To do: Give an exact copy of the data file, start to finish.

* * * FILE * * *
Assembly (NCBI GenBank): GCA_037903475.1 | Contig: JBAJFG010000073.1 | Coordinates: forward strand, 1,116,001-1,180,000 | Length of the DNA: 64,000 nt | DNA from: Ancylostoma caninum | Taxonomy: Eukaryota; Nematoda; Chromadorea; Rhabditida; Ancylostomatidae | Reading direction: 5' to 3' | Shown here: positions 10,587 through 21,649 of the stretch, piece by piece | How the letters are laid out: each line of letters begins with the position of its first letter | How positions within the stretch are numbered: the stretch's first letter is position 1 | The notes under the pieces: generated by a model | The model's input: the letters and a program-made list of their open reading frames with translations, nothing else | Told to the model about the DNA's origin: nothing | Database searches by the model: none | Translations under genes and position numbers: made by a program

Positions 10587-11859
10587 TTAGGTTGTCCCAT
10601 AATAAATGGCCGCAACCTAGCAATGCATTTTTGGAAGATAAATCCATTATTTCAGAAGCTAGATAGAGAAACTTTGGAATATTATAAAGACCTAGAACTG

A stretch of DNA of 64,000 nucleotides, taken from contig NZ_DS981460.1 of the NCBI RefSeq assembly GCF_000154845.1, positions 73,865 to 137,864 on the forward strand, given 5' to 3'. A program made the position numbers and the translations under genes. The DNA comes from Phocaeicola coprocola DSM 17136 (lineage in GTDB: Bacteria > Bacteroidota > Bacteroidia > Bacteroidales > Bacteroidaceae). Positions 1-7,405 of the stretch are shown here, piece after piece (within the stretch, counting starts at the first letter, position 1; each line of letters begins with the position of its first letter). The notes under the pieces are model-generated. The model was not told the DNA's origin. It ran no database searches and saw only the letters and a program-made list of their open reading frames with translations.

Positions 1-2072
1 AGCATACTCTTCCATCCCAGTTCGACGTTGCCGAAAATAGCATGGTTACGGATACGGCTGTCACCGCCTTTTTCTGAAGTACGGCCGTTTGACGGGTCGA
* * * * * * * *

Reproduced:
Assembly (NCBI GenBank): GCA_037903475.1 | Contig: JBAJFG010000073.1 | Coordinates: forward strand, 1,116,001-1,180,000 | Length of the DNA: 64,000 nt | DNA from: Ancylostoma caninum | Taxonomy: Eukaryota; Nematoda; Chromadorea; Rhabditida; Ancylostomatidae | Reading direction: 5' to 3' | Shown here: positions 10,587 through 21,649 of the stretch, piece by piece | How the letters are laid out: each line of letters begins with the position of its first letter | How positions within the stretch are numbered: the stretch's first letter is position 1 | The notes under the pieces: generated by a model | The model's input: the letters and a program-made list of their open reading frames with translations, nothing else | Told to the model about the DNA's origin: nothing | Database searches by the model: none | Translations under genes and position numbers: made by a program

Positions 10587-11859
10587 TTAGGTTGTCCCAT
10601 AATAAATGGCCGCAACCTAGCAATGCATTTTTGGAAGATAAATCCATTATTTCAGAAGCTAGATAGAGAAACTTTGGAATATTATAAAGACCTAGAACTG

A stretch of DNA of 64,000 nucleotides, taken from contig NZ_DS981460.1 of the NCBI RefSeq assembly GCF_000154845.1, positions 73,865 to 137,864 on the forward strand, given 5' to 3'. A program made the position numbers and the translations under genes. The DNA comes from Phocaeicola coprocola DSM 17136 (lineage in GTDB: Bacteria > Bacteroidota > Bacteroidia > Bacteroidales > Bacteroidaceae). Positions 1-7,405 of the stretch are shown here, piece after piece (within the stretch, counting starts at the first letter, position 1; each line of letters begins with the position of its first letter). The notes under the pieces are model-generated. The model was not told the DNA's origin. It ran no database searches and saw only the letters and a program-made list of their open reading frames with translations.

Positions 1-2072
1 AGCATACTCTTCCATCCCAGTTCGACGTTGCCGAAAATAGCATGGTTACGGATACGGCTGTCACCGCCTTTTTCTGAAGTACGGCCGTTTGACGGGTCGA